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Tonsillectomy Surgical Instructions

Before the Operation

  • Complete any blood work or other doctor appointments, as directed by your surgeon, in a timely manner.
  • Do not take aspirin or ibuprofen-containing medications within 7 days of the operation.
  • You may not eat or drink anything, including water, after midnight on the day of the operation.
  • You may, however, take medications with a sip of water the day of the operation if directed specifically by your doctor.

The Day of the Operation

  • Arrive at the time given by the surgical center. This may be a while before your operation, but arriving early is important as a lot needs to happen before the operation.
  • Wear comfortable clothes that are easy to change.
  • Do not wear jewelry, rings or earrings of any kind.
  • A child may bring a comforting toy or blanket.
  • For adults, someone will need to drive you home after the operation, so arrange in advance for that person to come with you or to be waiting at the hospital for you.
  • Bring any papers, forms or blood work requested by your surgeon.
  • You should bring any medications you regularly take with you to the surgical center, especially asthma inhalers.

Care After the Operation


  • Limit to quiet activities for 3 days.
  • Children may return to school after one week.
  • Adults may return to work after 3 days if it does not involve strenuous physical activity.
  • No gym, sports, heavy lifting or brass/woodwind instruments for two weeks.
  • Stool may be tarry for a few days initially from swallowed blood.
  • Try to avoid coughing, sneezing, clearing the throat or blowing the nose vigorously for two weeks.


  • Start with clear liquids (water, non-citrus juices).
  • Then, advance to soft mushy foods (noodles, pudding, apple sauce) for 10 days before resuming a regular diet.
  • Avoid spicy hot and temperature hot foods.
  • Avoid dry food like chips and toast.


  • If vomiting occurs, stop feeding for 1 hour, then give clear liquids and advance slowly to a regular diet.


  • Take medications as prescribed by your surgeon. This may include pain medication or an antibiotic.
  • Use the prescription pain medication regularly (every 4 hours usually) for the first three days.
  • Eating may be easier if the pain medication is taken about one hour before a meal.
  • After the third day, switch to Tylenol (acetaminophen), as directed on the bottle, during the day, and use the prescription pain medication before sleep at night and when waking in the morning.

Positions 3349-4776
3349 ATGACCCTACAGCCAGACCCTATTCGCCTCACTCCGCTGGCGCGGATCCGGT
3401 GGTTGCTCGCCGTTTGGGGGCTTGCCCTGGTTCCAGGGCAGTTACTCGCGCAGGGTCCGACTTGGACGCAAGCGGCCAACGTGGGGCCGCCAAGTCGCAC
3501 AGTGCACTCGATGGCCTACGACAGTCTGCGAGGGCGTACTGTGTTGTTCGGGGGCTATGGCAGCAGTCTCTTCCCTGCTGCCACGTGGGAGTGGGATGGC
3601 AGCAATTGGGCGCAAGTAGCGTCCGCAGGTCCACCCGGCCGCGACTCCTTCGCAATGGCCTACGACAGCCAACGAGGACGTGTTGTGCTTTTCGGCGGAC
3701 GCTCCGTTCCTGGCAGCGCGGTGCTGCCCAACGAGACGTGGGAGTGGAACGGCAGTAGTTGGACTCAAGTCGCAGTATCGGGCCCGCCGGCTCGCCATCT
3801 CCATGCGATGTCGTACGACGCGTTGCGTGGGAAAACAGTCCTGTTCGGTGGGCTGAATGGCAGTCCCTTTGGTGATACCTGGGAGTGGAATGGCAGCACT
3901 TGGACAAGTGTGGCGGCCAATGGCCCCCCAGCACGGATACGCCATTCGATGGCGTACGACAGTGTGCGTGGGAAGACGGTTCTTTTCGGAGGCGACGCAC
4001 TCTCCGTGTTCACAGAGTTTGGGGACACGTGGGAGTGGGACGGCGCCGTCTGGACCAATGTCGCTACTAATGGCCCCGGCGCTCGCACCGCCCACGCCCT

• No ibuprofen or aspirin for two weeks after the operation.


  • Often the voice sounds abnormal, almost like “Donald Duck.” This is normal for up to 3 to 4 weeks and then resolves.


  • There may be a slight amount of bleeding from the nose on the first or second day.
  • Spitting up a small amount of blood is normal. This includes blood-tinged or streaky saliva. More than a small amount is not normal.
  • There may be a bad odor coming from the mouth or nose for 7 to 10 days during the healing process. The antibiotic will lessen this smell.
  • Throat and ear pain are common after having the tonsils removed. In addition to using the pain medicine, try placing a warm towel over the ear.
  • An ice pack on the neck may also help.
  • Consider using a humidifier while sleeping to help reduce mouth pain.
  • A fever of up to 101.5 for a few days is normal. If fever persists for over 3 days or is higher than 101.5, please call the office.
  • The first 7 to 10 days can be full of “ups and downs”. You or your child will seem pain-free at times, and may even eat food you think would hurt the throat. Later that day, you or s/he may seem to be in a great deal of pain, and may refuse even liquids. Keep using one of the medicines every four hours, and try cold drinks or Popsicles. Things will get better!
  • It is normal for the back of the throat to look white for up to 2 weeks after surgery.


  • If there is any bright-red bleeding from the nose of mouth that does not stop within two to three minutes, you or your child should call your surgeon or be evaluated in the nearest emergency room right away.
  • Pain can lead to decreased liquid intake and dehydration. This can lead to more pain and bleeding from the mouth. Focus on staying hydrated by drinking lots of cool liquids.

Phone Numbers

If you have questions or problems, call your surgeon's office: